Aided Recall

Aided Recall

In marketing, a technique to determine how well viewers or listeners remember an advertisement. In aided recall, a test audience is shown an advertisement and is asked questions about it. The testers give verbal cues to help the test audience remember important points about the advertisement. This contrasts with unaided recall, where no such help is given.
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Aaker (1996) used the nominal scale for categorizing the aided recall through projective techniques.
Hence, the survey included a section on aided recall and recognition of official ING NYC Marathon sponsors.
A recent study by Nielsen and Google showed a large increase in aided recall and details of an advertisement from a group of people who viewed a Volvo ad on multiple devices compared to a group who viewed the ad only on TV.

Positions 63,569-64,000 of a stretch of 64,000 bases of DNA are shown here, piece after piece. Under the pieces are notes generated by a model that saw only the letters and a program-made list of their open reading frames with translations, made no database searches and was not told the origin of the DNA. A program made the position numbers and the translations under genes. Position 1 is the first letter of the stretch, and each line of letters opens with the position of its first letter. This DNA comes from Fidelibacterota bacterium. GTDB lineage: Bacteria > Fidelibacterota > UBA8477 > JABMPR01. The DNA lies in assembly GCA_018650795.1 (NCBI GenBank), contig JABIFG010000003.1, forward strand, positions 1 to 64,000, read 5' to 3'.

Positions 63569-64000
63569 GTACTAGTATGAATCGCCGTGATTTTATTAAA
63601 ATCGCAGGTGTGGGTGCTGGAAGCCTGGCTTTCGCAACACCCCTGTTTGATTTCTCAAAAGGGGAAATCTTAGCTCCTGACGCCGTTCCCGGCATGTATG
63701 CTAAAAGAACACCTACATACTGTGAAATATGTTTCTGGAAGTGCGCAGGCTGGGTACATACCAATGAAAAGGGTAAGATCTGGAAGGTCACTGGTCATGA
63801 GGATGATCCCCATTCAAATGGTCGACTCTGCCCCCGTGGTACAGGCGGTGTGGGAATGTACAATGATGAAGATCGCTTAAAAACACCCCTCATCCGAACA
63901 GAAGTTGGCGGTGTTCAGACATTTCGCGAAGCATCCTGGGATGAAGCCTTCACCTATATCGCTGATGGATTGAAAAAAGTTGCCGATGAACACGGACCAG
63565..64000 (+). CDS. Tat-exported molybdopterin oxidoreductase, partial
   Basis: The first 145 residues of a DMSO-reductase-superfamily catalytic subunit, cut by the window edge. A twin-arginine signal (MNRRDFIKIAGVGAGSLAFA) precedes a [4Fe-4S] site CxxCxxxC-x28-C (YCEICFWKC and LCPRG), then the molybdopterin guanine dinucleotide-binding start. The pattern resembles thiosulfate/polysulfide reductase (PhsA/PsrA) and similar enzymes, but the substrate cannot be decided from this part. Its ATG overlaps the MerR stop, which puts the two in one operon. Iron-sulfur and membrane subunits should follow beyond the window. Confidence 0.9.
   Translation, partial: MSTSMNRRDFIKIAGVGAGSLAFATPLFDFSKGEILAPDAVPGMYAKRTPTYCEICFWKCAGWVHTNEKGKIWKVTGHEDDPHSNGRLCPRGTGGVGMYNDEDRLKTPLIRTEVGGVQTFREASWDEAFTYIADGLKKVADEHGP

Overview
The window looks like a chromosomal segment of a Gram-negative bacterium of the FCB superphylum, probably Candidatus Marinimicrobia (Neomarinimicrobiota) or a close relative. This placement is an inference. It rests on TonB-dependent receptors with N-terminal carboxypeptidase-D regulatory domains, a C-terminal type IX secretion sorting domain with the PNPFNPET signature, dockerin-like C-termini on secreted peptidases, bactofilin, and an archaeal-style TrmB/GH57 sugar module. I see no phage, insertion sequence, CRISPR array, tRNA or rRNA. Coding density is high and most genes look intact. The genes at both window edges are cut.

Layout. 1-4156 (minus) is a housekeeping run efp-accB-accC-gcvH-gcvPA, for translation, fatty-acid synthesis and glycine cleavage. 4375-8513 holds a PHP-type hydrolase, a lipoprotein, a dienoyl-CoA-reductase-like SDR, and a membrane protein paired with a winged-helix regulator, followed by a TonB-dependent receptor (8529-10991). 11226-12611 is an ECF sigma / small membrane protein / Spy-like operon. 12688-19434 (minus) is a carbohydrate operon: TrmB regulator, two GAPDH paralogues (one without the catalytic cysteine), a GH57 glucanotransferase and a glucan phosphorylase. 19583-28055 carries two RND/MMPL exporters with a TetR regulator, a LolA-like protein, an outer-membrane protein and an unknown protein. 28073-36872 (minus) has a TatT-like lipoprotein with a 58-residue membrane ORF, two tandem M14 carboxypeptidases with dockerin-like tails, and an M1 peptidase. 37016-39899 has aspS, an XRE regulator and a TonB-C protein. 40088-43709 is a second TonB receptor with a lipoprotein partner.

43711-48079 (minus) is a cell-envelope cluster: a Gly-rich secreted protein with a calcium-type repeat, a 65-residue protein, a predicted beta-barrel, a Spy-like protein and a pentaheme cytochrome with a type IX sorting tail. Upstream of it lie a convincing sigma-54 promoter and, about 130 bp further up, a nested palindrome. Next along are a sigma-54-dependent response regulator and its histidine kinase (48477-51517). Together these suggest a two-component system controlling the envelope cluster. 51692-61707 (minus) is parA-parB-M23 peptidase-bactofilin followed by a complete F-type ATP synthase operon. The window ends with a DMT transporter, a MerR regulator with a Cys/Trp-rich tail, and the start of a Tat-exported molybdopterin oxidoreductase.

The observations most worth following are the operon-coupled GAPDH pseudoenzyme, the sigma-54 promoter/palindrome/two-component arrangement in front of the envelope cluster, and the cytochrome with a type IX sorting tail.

While order was often seen to be more important than imagery, it was recognized that mental pictures greatly aided recall, and preachers used imagery in their sermons in the form of stories or exempla.
Aided recall of brands was much higher for all proteins, with more than half (55 percent) of respondents naming five or more beef brands, and 50 percent naming as many chicken brands.
warning labels in aided recall, depth of processing, and perceived argument strength.
For both groups unaided and aided recall for two similar car brand campaigns was recorded.
Tracking studies done by Ipsos-Reid of Winnipeg, Manitoba, show 50 percent aided recall.
Don't knows" can be reduced by being realistic in your data gathering instrument or providing cues or techniques of aided recall for the respondent.
Then an aided recall question was asked with the brand name as cue.
With regard to aided recall, for example, memory was 12 percentage points higher for respondents with the highest level of program attention compared to those with the lowest level.
We also find that recognition scores are much higher than both unaided and aided recall scores.